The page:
American Marketer


Worldwide female income to reach $24 trillion this year, impacting product design and marketing

March 6, 2020

Women are not asking for exclusivity - they want inclusivity. Image courtesy of Frost & Sullivan Women are not asking for exclusivity - they want inclusivity. Image courtesy of Frost & Sullivan


The female economy is set to outpace the economy of some of the biggest nations in the next five years.

New Global Mega Trends to 2030 research from Frost & Sullivan indicates that worldwide female income will grow to $24 trillion this year. As more women enter the workforce, there will be a shift in financial and economic power toward that gender in both the household and professional environments.

"The increasing economic power of women will result in a big transformation in product design and marketing,” said Archana Vidyasekar, Santa Clara, CA-based global research director at Frost & Sullivan’s Visionary Innovation Group, in a statement.

“Women are expected to spend more than $40 trillion this year, ushering in the need for more focused user-centric strategies and products," she said.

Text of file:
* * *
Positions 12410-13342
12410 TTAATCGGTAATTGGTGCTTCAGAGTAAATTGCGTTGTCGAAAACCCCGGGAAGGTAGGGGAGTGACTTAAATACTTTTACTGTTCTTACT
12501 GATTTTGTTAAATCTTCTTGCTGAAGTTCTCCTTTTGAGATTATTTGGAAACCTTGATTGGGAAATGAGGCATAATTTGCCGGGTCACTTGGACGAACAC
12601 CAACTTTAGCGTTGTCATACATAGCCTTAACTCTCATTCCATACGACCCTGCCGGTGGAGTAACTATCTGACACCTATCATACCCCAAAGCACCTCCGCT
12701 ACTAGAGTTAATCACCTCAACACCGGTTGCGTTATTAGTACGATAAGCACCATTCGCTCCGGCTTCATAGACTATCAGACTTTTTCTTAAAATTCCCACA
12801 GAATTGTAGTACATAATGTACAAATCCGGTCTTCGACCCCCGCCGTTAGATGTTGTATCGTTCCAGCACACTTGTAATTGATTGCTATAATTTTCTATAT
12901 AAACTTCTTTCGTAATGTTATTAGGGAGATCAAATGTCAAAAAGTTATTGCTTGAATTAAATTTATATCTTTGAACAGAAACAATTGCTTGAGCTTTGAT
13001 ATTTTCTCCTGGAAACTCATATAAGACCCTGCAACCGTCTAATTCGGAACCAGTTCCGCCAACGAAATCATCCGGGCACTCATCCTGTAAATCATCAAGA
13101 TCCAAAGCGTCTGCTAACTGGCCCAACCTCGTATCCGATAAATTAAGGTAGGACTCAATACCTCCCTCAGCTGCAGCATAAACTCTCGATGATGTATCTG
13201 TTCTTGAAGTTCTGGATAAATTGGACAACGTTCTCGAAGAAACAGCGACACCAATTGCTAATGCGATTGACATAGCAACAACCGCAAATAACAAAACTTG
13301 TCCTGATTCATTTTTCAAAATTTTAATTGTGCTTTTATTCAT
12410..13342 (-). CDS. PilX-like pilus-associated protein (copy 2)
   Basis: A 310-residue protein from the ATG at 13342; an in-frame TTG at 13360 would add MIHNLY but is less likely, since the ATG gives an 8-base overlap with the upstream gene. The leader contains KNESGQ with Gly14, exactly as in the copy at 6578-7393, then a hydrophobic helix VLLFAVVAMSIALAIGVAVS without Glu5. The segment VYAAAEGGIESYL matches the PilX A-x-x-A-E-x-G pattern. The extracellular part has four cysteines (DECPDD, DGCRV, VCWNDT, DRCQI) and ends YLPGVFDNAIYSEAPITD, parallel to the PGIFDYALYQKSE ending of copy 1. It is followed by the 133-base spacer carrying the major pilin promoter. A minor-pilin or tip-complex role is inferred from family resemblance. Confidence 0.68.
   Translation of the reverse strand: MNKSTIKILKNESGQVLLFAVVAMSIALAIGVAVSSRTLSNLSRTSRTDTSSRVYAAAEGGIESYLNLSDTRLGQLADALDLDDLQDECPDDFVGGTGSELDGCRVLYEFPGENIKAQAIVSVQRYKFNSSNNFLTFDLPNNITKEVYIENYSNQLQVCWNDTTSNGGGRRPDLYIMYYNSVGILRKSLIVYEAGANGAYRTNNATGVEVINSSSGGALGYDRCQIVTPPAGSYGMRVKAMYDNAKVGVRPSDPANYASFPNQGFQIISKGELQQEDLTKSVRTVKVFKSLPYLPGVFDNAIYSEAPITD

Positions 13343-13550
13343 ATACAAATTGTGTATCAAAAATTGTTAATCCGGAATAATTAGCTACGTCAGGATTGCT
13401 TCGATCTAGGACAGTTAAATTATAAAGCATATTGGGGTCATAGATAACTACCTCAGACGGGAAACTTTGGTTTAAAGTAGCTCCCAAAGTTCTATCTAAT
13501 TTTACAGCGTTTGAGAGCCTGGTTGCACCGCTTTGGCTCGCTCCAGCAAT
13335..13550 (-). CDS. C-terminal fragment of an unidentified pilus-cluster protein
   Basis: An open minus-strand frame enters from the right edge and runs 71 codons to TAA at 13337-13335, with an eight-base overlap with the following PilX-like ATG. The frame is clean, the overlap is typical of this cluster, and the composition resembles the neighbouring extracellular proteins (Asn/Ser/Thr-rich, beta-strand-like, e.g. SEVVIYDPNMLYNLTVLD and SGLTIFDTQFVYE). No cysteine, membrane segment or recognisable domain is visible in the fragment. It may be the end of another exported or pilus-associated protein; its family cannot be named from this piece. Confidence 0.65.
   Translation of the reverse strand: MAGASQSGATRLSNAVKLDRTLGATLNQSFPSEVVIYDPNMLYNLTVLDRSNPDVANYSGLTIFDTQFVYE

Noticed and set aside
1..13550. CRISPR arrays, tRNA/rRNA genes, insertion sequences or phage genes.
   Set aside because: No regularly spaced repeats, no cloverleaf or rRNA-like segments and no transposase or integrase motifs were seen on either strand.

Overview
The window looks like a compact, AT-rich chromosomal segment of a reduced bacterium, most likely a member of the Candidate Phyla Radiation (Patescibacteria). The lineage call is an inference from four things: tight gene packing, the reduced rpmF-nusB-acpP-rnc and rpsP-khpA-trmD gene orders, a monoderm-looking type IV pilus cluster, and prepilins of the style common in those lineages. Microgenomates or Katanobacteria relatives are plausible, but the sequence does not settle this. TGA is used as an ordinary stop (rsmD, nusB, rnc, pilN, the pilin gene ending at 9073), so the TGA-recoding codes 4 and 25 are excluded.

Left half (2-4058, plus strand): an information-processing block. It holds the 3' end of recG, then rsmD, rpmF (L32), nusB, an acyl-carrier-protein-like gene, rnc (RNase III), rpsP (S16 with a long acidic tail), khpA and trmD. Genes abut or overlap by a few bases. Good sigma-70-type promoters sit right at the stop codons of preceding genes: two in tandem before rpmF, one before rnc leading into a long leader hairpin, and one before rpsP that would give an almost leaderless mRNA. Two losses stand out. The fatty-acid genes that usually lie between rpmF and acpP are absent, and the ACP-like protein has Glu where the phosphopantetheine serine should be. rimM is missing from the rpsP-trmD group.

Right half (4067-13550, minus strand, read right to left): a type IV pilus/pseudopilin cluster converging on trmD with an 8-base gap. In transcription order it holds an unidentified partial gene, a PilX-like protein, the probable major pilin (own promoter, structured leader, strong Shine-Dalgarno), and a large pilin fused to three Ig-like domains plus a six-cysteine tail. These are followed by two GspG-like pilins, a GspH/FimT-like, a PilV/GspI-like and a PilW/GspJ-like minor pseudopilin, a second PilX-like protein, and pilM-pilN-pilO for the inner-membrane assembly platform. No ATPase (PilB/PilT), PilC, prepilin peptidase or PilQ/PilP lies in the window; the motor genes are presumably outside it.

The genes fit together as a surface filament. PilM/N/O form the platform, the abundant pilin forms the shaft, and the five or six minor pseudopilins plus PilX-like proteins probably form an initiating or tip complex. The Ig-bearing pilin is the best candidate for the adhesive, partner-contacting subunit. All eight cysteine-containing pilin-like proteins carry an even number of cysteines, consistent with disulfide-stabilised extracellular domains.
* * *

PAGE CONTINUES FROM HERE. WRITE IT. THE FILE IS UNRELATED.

"An interesting trend to note is the change in gender strategies, moving from being women-centric to more gender-neutral. In many ways, this is the key to succeed with this segment.

“Women are not asking for exclusivity, they are looking for inclusivity – gender-neutral experiences that, unfortunately, are still lacking in many user experiences."

Women's day all the way
Frost & Sullivan, a consulting and market research firm, identified several insights on the women's economy from its data.

First, the global female income is expected to reach $24 trillion annually in 2020, up from $20 trillion in 2018.

Second, women are expected this year to control $43 trillion of global consumer spending through voluntary private consumption, or an exchange of money for goods and services.

Third, there will be 100 million more women in the global labor force by 2030. Asia Pacific will have the largest female workforce, with millennials representing the largest proportion of female laborers in 2030.

Fourth, by 2030, women will change the workforce landscape with a more than 40 percent average participation rate, eventually adding up to 100 million more working women to the global economy. This will bring down the gender gap in labor participation rates by 25 percent in five years’ time.

Finally, women-owned companies will this year represent more than 40 percent of registered businesses globally.